One of St. Timothy’s pastoral duties is the “public reading of Scripture” – which is fitting for the ordained men, like Timothy, to do, along with “exhortation” and “preaching.”  For the pastor’s ordination is no empty ritual.  St. Paul reminds St. Timothy of his ordination, saying: “Do not neglect the gift you have, which was given you when the council of elders laid their hands on you.”  Elder in this case means pastors, as the Greek word is sometimes transliterated as “presbyters” in English.  To this day, pastors lay hands on other pastors at their pastoral  ordinations, giving them the gift of the Holy Spirit, just as Jesus gave the Holy Spirit to His disciples, authorizing them to forgive sins in His name.

And the pastoral office is one means by which God works to offer salvation to all who desire it: “Keep a close watch on yourself and the teaching.  Persist in this, for by so doing you will save both yourself and your hearers.” 

By the ministry of Paul, Timothy, Matthew, the apostles, bishops, pastors, deacons, and other ministers of the church throughout the ages, through the laying on of hands and the divine calling of men to preach and teach, the Gospel is shared and eternal life is given as a free gift.  We thank God on this day especially for St. Matthew and his inspired Gospel which points us to Jesus, our Savior!


In the name of the Father and of the + Son and of the Holy Spirit.  Amen.

Sunday, September 19, 2021

Meditation: Trinity 16 - 2021


Note: This meditation was read by Deacon Richard Iverson in my absence

19 September 2021

Text: Luke 7:11-17

In the name of + Jesus.  Amen.

During the course of our Lord’s ministry, He performed many miracles.  He changed water into wine, showing his mastery over nature.  He cured people of diseases, like leprosy and dropsy, showing that He is Lord over the illnesses of the flesh.  He cast out demons, showing His dominion over the spiritual realm.  He restored sight to the blind and hearing to the deaf, showing His mastery over bodily disorders.

But His most remarkable miracles – the ones that His enemies were most frightened of – involved raising the dead.  For this shows that Jesus is God, with the power to give life even to the dead.  And since the fall in Eden, death has been our unconquerable enemy.  Death comes to everyone.  Even kings and emperors have no power to stave it off forever.  Doctors and medical researchers, technology and advanced medicine can only temporarily push it back a little.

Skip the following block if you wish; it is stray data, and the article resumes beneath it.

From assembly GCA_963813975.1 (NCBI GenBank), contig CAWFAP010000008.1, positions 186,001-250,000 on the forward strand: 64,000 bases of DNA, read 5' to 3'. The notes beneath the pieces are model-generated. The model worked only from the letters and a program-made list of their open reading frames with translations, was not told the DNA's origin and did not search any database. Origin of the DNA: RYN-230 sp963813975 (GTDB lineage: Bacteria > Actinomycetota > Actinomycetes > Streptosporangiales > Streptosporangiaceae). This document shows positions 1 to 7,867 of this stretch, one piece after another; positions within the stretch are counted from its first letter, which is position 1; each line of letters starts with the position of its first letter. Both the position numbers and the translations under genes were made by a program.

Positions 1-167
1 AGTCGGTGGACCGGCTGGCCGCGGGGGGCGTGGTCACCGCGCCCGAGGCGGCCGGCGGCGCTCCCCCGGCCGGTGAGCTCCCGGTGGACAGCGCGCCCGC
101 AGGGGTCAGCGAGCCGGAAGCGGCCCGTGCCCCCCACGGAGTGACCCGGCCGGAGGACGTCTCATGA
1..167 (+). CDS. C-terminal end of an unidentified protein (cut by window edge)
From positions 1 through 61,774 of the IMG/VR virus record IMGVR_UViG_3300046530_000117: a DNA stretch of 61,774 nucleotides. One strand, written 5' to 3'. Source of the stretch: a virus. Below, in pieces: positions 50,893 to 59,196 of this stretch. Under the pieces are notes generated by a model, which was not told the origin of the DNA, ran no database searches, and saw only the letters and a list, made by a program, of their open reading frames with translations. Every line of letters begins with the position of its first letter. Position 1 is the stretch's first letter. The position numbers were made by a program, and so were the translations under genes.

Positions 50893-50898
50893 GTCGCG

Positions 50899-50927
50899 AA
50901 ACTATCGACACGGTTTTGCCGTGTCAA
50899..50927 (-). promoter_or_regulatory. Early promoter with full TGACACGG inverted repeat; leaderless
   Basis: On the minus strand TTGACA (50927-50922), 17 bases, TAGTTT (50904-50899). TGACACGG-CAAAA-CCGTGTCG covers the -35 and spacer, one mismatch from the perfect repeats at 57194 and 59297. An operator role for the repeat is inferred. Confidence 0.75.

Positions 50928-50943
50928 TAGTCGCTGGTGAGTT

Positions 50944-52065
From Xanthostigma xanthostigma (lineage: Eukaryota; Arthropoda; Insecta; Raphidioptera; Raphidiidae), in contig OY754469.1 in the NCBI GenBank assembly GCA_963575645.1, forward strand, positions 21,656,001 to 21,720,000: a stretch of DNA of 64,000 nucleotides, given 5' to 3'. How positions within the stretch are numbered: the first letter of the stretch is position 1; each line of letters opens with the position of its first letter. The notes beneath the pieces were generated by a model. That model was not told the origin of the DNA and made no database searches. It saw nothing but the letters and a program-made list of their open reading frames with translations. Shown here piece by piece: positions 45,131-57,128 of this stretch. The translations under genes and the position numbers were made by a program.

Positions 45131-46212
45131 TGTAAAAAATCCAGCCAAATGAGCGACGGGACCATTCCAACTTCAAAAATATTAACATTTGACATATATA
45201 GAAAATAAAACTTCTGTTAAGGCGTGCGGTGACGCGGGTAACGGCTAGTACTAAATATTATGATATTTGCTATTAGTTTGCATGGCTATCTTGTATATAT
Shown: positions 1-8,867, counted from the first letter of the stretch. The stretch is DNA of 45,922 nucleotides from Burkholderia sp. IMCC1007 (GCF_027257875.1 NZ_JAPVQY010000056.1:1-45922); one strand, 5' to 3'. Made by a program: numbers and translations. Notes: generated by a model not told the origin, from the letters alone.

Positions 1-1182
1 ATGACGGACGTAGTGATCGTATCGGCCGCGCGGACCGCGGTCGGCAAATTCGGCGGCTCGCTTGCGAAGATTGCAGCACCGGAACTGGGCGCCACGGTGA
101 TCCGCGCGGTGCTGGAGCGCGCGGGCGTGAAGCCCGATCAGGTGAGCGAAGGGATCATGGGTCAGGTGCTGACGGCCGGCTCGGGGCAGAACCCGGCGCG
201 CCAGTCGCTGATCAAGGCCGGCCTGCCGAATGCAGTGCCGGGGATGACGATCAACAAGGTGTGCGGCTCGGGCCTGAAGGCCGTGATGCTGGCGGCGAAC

But Jesus can, and does, actually cure it, roll it back, and defeat it.  Our Lord disarms death, and He conquers death by dying for us, eliminating the cause of death, which is sin.

In the town called Nain, our Lord catches a glimpse of a funeral procession.  The deceased was “the only son of his mother, and she was a widow.”  Jesus “had compassion on her.”  And with nothing more than His command: “Young man, I say to you, arise,” life is breathed back into the widow’s son.  He sits up, and begins to speak.

This is how Jesus ruins funerals.  This is how our Lord shows contempt for the devil and expresses His mastery over the wreckage of sin, and over all life itself.  And while the witnesses to this miracle were filled with fear, they nevertheless glorify God.  One can only imagine the joy of this mother, thanks to the compassion and the power of our Lord Jesus Christ, the victor over death and the grave. 

And this miracle is not just for this young man and his widowed mother.  For the promise is for all of us who believe and are baptized.  The last part of the Creed reads like this: “I acknowledge one baptism for the remission of sins, and I look for the resurrection of the dead and the life of the world to come.”

We can confess this creed, saying, “I believe,” because indeed, “God has visited His people!”


In the name of the Father and of the + Son and of the Holy Spirit.  Amen.

Tuesday, September 14, 2021

Sermon: Wittenberg Academy – Holy Cross

14 September 2021

Text: Col 1:24-2:7

In the name of + Jesus.  Amen.

Today is Holy Cross Day, one of the oldest feasts of the church.  It dates back to the fourth century when St. Helena, the mother of Emperor Constantine, went looking for a relic of the cross of Jesus, and was searching for the location of the crucifixion.  Constantine ordered a church to be built on the site.  And it is fitting, for what greater glory emanates from Golgotha than the true body and blood of Christ at the altar, the sacrificial Lamb Himself, being made manifest for us Christians and given to us to eat and to drink for our salvation?

St. Paul, in his letter to the Colossians, mentions “the mystery hidden for ages and generations but now revealed to the saints.”  He also refers to this mystery as “the Word of God fully known.”  And this Word is Christ incarnate, dear friends.  But not merely Jesus in the flesh, but in His sacrificial flesh, offered for the life of the world! 

St. Paul also refers to “how great a struggle” that he endures in his ministry.  And indeed, all Christians in their vocations struggle in their Christian faith and life.  It is part and parcel of being a disciple.  For our Lord was blunt about it: to be a Christian is to bear the cross, to take up that cross, and to follow Him: the Crucified One.